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Flashcards in Epilepsy and Sleep Deck (100)
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1

How should the dose of Lamictal be adjusted in pregnancy?

increased since pregnancy increases lamictal clearance.

2

what are symptoms of temporal lobe seizures?

altered consciousness, atomotisms, deja vu, complex partial seizures, olfactory hallucinations.

3

When a patient has the fencer's posture during a seizure, where does their seizure usually come from.

frontal lobe- supplementary motor cortex.

4

What is proposed mechanism of action of gabapentin and pregabalin?

binding to L-type Ca channels, modulate presynaptic neurotransmitter release.

5

How is Gabapentin excreted?

renal

6

What are advantages and disadvantages of Gabapentin?

Advantage: does not interact with other drugs. Disadvantages: can worsen generalized epilepsy, absorption is non-linear.

7

Which medications can exacerbate myoclonic epilepsy?

Lamictal, Carbamazepine, Gabapentin, Pregabalin, Vigabatrin.

8

Which anti-convulsants are hepatic enzyme inducers?

Phenytoin, Carbamazepine, Phenobarbital, Primidone, Oxcarbamazepine and Topirimate >200mg/day.

9

Which anti-convulsants are hepatic enzyme inhibitors

VPA,

10

at what age does the posterior dominant alpha rhythm develop to the adult frequency?

8-10 years

11

which medications can aggravate absence seizures?

phenytoin, carbamazepine, gabapentin, lamictal.

12

what is the mechanism of action of Benzodiazepines?

GABAa agonists.

13

what is the interaction between oral contraceptives and Lamotrigine?

OCP's containing ethinylestradiol increase Lamotrigine clearance.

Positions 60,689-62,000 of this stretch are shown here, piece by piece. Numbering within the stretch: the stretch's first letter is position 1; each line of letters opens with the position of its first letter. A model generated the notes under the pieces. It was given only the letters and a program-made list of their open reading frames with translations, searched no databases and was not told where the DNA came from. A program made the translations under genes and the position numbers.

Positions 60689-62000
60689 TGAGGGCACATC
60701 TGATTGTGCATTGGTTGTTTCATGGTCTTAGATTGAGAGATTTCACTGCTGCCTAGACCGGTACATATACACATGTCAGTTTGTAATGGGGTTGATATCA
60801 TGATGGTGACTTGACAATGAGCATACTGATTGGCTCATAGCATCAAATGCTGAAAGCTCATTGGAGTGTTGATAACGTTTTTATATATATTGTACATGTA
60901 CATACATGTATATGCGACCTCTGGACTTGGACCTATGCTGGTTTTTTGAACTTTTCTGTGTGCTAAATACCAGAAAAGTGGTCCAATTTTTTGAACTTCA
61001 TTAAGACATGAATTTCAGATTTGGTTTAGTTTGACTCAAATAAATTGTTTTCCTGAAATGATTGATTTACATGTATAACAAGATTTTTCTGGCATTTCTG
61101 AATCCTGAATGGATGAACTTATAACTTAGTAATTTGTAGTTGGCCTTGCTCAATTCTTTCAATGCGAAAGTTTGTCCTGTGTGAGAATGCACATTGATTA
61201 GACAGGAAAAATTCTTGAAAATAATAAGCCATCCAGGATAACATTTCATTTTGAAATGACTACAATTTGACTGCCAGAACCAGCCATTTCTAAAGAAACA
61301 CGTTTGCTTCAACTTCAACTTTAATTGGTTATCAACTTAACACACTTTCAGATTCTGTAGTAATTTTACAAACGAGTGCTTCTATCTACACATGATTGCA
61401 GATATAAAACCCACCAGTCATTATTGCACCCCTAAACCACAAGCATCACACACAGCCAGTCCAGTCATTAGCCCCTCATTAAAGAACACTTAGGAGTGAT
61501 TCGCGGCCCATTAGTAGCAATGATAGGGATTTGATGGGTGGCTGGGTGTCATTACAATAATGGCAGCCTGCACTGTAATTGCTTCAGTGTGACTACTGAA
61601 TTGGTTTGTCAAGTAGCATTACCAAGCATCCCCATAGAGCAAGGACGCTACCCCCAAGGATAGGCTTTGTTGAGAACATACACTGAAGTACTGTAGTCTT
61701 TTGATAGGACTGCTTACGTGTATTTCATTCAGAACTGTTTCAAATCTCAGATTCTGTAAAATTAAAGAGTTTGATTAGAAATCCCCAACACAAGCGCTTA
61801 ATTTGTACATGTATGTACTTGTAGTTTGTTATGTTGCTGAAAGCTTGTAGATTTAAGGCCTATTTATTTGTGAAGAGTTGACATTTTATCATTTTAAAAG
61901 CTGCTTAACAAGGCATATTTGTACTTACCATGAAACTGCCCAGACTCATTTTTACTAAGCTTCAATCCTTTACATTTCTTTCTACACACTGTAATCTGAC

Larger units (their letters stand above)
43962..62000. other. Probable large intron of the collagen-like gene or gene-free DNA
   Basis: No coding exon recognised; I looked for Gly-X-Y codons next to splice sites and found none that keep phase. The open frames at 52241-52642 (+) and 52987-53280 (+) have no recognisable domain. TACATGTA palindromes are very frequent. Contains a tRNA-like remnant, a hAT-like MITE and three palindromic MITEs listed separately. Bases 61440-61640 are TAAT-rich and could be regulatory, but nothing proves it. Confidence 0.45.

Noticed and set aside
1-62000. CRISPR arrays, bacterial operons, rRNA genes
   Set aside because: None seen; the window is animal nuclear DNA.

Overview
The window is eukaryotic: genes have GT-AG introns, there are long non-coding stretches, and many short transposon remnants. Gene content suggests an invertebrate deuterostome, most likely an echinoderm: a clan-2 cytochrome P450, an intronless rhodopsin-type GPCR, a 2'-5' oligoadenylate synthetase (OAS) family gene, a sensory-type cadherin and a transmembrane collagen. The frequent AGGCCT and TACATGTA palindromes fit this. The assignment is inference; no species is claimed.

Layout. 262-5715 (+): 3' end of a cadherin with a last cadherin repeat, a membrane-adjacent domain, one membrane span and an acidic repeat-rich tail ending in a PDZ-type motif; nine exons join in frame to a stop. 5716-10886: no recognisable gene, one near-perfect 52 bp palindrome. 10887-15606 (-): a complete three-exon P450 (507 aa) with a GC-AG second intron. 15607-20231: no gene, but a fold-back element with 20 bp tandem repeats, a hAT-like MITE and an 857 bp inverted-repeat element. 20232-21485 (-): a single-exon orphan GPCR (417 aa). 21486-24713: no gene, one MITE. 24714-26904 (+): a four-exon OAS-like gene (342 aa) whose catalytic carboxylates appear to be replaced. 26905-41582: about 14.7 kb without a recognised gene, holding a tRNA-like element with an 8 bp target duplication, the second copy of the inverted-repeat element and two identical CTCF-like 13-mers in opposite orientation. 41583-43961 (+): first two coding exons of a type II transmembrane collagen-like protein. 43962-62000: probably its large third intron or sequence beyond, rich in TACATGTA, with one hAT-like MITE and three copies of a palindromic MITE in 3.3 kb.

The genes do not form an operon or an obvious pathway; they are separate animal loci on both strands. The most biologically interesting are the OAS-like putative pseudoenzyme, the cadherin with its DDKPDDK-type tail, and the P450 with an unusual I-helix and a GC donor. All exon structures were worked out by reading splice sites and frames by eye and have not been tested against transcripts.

14

How is Topirimate metabolized?

Excreted in urine.

15

What is the mechanism of action of Lacosamide?

inactivation of slow voltage Na channels- leads to decreased membrane hyperexcitability. Also interacts with CRMP2- involved in neuronal differentiation and axon guidance.

16

What is the mechanism of action of Rufinimide?

prolongation of inactive state of Na channels.

17

How is Rufininide metabolized?

enzymatic hydrolysis of carboxylamide group (NOT via cyp system), elimination in urine.

18

What is inheritance of Aicardi syndrome?

X-linked Dominant

19

what is the pathomenumonic eye findings in Aicardi syndrome?

chorioretinal lacunae

20

What are the characteristics of Unverricht Lundborg Syndrome?

stimulus induced progressive myoclonic epilepsy that is action related, various seizure types, neurologic decline, ataxia and tremor.

21

What gene is involved in Unverricht Lundborg Syndrome and what chromosome is it on?

EPM1 on Chr 21q22. Encodes Cytasin B which regulates apoptosis.

22

What are the clinical features of Sialadosis Type I?

progresive action myoclonus, pregoressive ataxia, vision loss, cherry red spot. Onset in adolescence or adulthood.

23

What is the enzyme deficiency in Sialadosis Type I?

alpha-neuroaminidase.

24

What are the clinical features of Sialadosis Type II?

myoclonus, coarse facial features, corneal clouding, hepatomegaly, skeletal dysplasia, learning disability. Onset between birth and 20s.

25

what is the enzyme defect in Sialadosis Type II?

N-acetyl neuroaminidase and beta-galactosialidase

26

what is the inheritence of the sialadoses?

autosomal recessive.

27

what gene is implicated in sialadoses and what chromosome is it on?

Neu1 on Chr6p

28

what are the clinical features of Lafora body disease?

onset in adolescence, progressive myoclonic seizures and other seizure types. Ataxia, dysarthria and progressive dementia.

29

what gene is involved in Lafora Body disease and what chromosome is it on?

EPM2A on Chr6q.

30

what is the pathologic finding in Lafora body disease?

PAS positive Lafora body inclusions in skin biopsy.